Authors’ contributions

ME designed the study, carried out the data collection, interpreted the results, and drafted and revised the manuscript. SM participated in the design of the study, performed statistical analyses and drafted and wrote the manuscript. CH participated the design of the study, data analysis and interpretation of the results and helped in the manuscript writing and revising. JP, DG, MJ and TH contributed to the interpretation of the results and helped draft and critically revise the manuscript. All authors read and approved the final manuscript.

Authors’ information

Sari Mullola (sari.mullola@helsinki.fi; sari.mullola@tc.columbia.edu) is a Postdoctoral Researcher (Academy of Finland) at the Faculty of Educational Sciences, University of Helsinki, Finland, and is currently working as a Visiting Scholar at Teachers College Columbia University, New York, NY, USA.

Christian Hakulinen (christian.hakulinen@helsinki.fi) is a Postdoctoral Researcher (Academy of Finland) at the Department of Psychology and Logopedics, Medical Faculty, University of Helsinki, Finland.

Justin Presseau (jpresseau@ohri.ca) is an Assistant Professor at the School of Epidemiology, Public Health and Preventive Medicine, University of Ottawa, Canada.

David Gimeno Ruiz de Porras (david.gimeno@uth.tmc.edu) is an Associate Professor within the Division of Epidemiology, Human Genetics and Environmental Sciences at the San Antonio Campus of the University of Texas Health Science Center at the Houston School of Public Health (UTSPH), Texas, USA.

Markus Jokela (markus.jokela@helsinki.fi) is an Associate Professor at the Department of Psychology and Logopedics, Medical Faculty, University of Helsinki, Finland.

Taina Hintsa (taina.hintsa@helsinki.fi) is a University Lecturer (Psychology) at the Department of Psychology and Logopedics, Medical Faculty, University of Helsinki, Finland.

Marko Elovainio (marko.elovainio@helsinki.fi) is a Professor of Psychology at the Department of Psychology and Logopedics, Medical Faculty, University of Helsinki, Finland.

Ethics approval and consent to participate

The ethics committee of the National Research and Development Centre for Health and Welfare approved the study protocol. Written informed consent to participate in the Health Professionals’ Study was obtained from the participants before responding to the survey. The analysis and results of their assessments have been used anonymously.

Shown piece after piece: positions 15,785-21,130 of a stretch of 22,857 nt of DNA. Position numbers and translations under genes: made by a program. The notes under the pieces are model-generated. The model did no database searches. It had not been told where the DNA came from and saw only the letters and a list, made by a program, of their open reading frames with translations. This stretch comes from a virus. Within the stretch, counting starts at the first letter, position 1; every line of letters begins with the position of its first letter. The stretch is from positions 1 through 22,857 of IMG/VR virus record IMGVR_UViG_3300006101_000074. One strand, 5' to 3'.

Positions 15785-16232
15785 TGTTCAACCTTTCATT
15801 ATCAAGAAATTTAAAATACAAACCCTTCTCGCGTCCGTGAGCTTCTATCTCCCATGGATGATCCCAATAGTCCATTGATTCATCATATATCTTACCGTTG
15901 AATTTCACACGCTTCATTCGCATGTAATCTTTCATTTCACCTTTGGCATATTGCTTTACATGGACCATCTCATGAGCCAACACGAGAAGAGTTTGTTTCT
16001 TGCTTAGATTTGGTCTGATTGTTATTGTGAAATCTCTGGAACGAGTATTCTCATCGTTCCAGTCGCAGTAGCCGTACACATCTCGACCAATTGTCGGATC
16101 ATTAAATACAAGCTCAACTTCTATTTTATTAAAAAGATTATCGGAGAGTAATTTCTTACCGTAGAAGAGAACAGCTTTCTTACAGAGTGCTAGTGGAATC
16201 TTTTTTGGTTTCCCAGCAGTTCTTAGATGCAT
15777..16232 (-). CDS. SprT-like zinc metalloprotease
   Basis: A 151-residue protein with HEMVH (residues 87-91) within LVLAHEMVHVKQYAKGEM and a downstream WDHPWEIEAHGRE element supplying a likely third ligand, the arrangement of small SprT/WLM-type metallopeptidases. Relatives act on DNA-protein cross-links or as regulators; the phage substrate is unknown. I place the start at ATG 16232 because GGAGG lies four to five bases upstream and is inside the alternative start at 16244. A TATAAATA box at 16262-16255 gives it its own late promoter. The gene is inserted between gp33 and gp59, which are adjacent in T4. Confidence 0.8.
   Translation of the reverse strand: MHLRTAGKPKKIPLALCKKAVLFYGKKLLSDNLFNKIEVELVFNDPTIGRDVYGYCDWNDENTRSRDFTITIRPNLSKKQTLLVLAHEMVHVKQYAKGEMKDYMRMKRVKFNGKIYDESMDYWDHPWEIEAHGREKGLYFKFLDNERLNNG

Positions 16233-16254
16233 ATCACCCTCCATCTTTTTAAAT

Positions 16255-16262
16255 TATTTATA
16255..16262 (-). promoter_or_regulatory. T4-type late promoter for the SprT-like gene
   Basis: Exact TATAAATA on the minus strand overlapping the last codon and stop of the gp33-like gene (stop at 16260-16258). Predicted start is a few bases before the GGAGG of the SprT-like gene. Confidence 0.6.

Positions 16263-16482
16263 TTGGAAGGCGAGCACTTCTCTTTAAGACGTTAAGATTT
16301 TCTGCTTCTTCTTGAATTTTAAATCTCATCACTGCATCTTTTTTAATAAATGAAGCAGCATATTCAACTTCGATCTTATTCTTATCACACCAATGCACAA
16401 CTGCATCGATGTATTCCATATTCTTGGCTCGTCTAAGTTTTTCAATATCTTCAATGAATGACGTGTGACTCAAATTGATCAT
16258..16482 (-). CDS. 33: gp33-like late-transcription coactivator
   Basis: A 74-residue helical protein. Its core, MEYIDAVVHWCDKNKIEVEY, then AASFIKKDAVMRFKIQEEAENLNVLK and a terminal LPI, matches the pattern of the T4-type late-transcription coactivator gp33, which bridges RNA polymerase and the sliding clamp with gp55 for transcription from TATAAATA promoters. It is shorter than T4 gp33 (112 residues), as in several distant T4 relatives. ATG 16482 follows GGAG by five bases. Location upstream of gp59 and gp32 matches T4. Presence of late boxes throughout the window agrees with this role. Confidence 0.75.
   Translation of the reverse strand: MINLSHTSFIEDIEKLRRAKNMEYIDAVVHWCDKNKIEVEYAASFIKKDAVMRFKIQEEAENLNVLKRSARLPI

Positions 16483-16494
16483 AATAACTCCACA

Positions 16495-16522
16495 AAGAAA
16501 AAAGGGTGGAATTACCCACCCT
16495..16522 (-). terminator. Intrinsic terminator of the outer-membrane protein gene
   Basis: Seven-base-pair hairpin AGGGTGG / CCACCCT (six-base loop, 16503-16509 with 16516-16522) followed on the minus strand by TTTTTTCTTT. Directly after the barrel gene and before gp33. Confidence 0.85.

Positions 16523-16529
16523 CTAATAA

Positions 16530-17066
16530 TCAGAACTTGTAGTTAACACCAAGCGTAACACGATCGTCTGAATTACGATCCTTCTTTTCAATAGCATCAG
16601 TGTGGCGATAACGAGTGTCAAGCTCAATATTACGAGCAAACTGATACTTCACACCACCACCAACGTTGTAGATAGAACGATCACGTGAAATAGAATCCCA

Consent for publication

Not applicable.

Competing interests

The authors declare that they have no competing interests.

Publisher’s Note

Springer Nature remains neutral with regard to jurisdictional claims in published maps and institutional affiliations.

References

  1. 1.
    Hoyler M, Finlayson SRG, McClain CD, Meara JG, Hagander L. Shortage of doctors, shortage of data: a review of the global surgery, obstetrics, and anesthesia workforce literature. World J Surg. 2014;38(2):269–80.CrossRefGoogle Scholar
  2. 2.
    Cooper RA, Getzen TE, McKee HJ, Laud P. Economic and demographic trends signal an impending physician shortage. Health Aff. 2002;21(1):140–54.CrossRefGoogle Scholar
  3. 3.
    Blackwelder R, Watson KH, Freedy JR. Physician wellness across the professional Spectrum. Prim Care. 2016;43(2):355–61.CrossRefGoogle Scholar
  4. 4.
    Wallace JE, Lemaire JB, Ghali WA. Physician wellness: a missing quality indicator. Lancet. 2009;374(9702):1714–21.CrossRefGoogle Scholar
  5. 5.
    Woolf K, Elton C, Newport M. The specialty choices of graduates from Brighton and Sussex Medical School: a longitudinal cohort study. BMC Medical Education. 2015;15(1):46–57.CrossRefGoogle Scholar
  6. 6.
    Horst KVD, Siegrist M, Orlow P, Giger M. Residents’ reasons for specialty choice: influence of gender, time, patient and career. Med Educ. 2010;44(6):595–602.CrossRefGoogle Scholar
  7. 7.
    Wasserstrum Y, Magnezi R, Tamir O, Koren S, Lotan D, Afek A. The role of direct single monetary grants in residents’ choice of field of residency. Medical Teacher. 2017;39(5):548–54.Google Scholar
  8. 8.
    Kassebaum DG, Szenas PL. Factors influencing the specialty choices of 1993 medical school graduates [published erratum appears in Acad med 1994 Apr;69(4):290]. Acad Med. 1994;69(2):163–70.CrossRefGoogle Scholar
  9. 9.
    Schwartz RW, Barclay JR, Harrell PL, Murphy AE, Jarecky RK, Donnelly MB. Defining the surgical personality: a preliminary study. Surgery. 1994;115(1):62–8.Google Scholar
  10. 10.
    Reeve PE. Personality characteristics of a sample of anaesthetists. Anaesthesia. 1980;35(6):559–68.CrossRefGoogle Scholar
  11. 11.
    McGreevy J, Wiebe D. A preliminary measurement of the surgical personality. Am J Surg. 2002;184(2):121–5.CrossRefGoogle Scholar
  12. 12.
    Lefevre JH, Roupret M, Kerneis S, Karila L. Career choices of medical students: a national survey of 1780 students. Med Educ. 2010;44(6):603–12.CrossRefGoogle Scholar
  13. 13.
    Buddeberg-Fischer B, Klaghofer R, Abel T, Buddeberg C. The influence of gender and personality traits on the career planning of Swiss medical students. Swiss Med Wkly. 2003;133(39–40):535–40.Google Scholar
  14. 14.
    Doherty EM, Nugent E. Personality factors and medical training: a review of the literature. Med Educ. 2011;45(2):132–40.CrossRefGoogle Scholar
  15. 15.
    Eley DS, Leung JK, Campbell N, Cloninger CR. Tolerance of ambiguity, perfectionism and resilience are associated with personality profiles of medical students oriented to rural practice. Medical Teacher. 2017;39(5):512–19.Google Scholar
  16. 16.